Treefort 2023 Profile: Swaziland’s Dusty & Stones

We begin this week’s installments of profiles on international artists playing Treefort Music Fest with the most compelling entry thus far in the series. Hailing from Swaziland, Dusty & Stones features two cousins breaking new ground by remodeling American country music as a Swazi sound of their own.

Fortunately for those who aren’t familiar with the musicians or the sound they’re trying to propagate, Dusty & Stones extensively answered our Treefort-related questions in great detail. Treefort organizers are surely well-versed with Dusty & Stones’ original — some might even say “newfound” — style of music, as they booked Dusty & Stones for three performances.

Moreover, FilmFort will also screen a new documentary, simply called Dusty & Stones, on March 23 and 26. The documentary takes a close look as the cousins struggle to build a following for their sound but, in the face of many obstacles, will not be deterred.

Here is the Bad Penny’s recent chat with both members of Dusty & Stones: Gazi “Dusty” Simelane and Linda “Stones” Msibi.

[Go here for a primer on this series of Treefort Music Fest previews. Check back for new profiles of international artists playing the festival every day leading up to the fest’s kickoff on Wednesday, March 22.]

Artist: Dusty & Stones
From: Swaziland
Genre: country
Treefort info: Playing Thursday, March 23, at Hannah’s at 10:10 p.m.; Friday, March 24, at the Hideout at 3:20 p.m.; and on Saturday, March 25, at Camp Modern at 8 p.m.

Why did you decide to play Treefort Fest this year?

DUSTY & STONES: Like most country music artists from Africa, the idea of being a part of a music festival in the U.S. is a dream come true. This is one moment we couldn’t turn down because we get the chance to share our music with the world while at the same time getting a chance to [serve as a] middle [act] and get feedback from our international fans.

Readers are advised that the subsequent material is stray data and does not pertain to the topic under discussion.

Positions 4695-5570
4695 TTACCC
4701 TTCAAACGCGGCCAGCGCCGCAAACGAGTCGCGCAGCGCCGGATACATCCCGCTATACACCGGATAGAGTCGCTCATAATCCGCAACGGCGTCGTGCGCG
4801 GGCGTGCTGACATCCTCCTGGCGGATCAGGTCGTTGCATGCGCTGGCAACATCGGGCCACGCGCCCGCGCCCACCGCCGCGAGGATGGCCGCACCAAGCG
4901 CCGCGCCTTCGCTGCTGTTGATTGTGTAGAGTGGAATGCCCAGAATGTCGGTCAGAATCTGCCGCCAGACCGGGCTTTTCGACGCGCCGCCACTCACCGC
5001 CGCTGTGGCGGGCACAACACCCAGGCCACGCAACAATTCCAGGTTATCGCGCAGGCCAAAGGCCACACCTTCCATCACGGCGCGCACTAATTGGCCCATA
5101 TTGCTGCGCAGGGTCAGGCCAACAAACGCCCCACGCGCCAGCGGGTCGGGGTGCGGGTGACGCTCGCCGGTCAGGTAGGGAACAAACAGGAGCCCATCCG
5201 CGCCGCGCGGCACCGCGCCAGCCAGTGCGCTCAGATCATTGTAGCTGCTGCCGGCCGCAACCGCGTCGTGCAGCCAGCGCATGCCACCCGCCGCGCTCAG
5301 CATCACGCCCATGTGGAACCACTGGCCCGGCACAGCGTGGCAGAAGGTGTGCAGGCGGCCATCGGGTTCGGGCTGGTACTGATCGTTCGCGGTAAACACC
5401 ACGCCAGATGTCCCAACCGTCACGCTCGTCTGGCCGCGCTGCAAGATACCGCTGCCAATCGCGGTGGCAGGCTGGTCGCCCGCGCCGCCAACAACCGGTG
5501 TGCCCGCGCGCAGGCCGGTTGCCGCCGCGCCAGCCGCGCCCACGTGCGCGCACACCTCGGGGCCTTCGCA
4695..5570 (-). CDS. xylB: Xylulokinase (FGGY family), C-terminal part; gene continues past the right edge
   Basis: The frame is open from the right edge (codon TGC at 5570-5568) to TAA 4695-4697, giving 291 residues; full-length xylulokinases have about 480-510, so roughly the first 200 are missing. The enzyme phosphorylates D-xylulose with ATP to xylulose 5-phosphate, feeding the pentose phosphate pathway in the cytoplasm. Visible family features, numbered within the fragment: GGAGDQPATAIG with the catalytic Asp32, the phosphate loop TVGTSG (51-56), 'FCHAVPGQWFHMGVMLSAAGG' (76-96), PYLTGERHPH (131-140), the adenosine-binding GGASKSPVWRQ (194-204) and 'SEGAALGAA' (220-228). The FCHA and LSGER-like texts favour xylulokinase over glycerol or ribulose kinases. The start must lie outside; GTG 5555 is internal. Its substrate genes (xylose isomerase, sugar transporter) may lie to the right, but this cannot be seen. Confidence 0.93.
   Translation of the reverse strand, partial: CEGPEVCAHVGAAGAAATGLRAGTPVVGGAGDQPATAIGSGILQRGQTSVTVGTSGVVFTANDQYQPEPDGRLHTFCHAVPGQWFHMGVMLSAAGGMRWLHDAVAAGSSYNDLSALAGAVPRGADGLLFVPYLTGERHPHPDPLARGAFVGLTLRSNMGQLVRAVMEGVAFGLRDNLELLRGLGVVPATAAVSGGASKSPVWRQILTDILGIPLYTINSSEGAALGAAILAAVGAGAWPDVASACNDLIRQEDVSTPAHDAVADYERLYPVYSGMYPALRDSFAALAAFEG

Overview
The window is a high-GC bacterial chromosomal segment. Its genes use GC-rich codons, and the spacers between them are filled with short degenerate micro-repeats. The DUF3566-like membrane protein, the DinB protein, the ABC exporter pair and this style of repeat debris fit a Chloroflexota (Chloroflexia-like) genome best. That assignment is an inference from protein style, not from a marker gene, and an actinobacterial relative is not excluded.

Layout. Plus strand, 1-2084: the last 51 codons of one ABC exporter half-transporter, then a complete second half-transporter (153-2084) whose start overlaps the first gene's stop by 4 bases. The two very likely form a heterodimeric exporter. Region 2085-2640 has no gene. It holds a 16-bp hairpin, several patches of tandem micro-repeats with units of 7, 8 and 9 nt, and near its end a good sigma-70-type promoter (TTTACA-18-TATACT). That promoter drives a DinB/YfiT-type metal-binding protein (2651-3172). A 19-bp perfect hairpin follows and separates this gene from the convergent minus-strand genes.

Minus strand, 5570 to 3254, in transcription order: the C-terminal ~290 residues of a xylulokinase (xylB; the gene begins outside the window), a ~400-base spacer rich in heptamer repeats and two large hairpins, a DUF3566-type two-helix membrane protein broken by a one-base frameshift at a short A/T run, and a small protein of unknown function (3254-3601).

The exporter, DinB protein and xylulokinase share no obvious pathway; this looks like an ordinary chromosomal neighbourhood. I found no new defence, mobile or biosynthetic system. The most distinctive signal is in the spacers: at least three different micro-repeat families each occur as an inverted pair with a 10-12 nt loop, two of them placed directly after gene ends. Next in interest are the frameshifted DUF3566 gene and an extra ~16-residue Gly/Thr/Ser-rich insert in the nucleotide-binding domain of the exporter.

What excites you the most about participating in it?

DUSTY & STONES: The idea of having our documentary screening and later getting the chance [to meet] our fans and perform our songs is more exciting. Also, we are looking forward to meeting some of the artists and musicians, so that we can learn from them as well.

Is this your first time playing Treefort? If so, how did your booking come about? If not, why did you choose to return? 

DUSTY & STONES: It is Dusty & Stones very first, and thanks to our documentary for introducing us to the event’s organisers. We believe the interest to have us developed after watching the film and we are so grateful for that.

Have you visited Boise/Idaho before? If yes, do you have any fun stories to share? If not, what have you heard about Boise/Idaho?

DUSTY & STONES: This will be our first time visiting Boise/Idaho, and we do understand that the period between March and May is the best time to visit, when the temperatures are ideal for enjoying outdoor activities. So we are looking forward to that.

“We are not nervous … at least for now”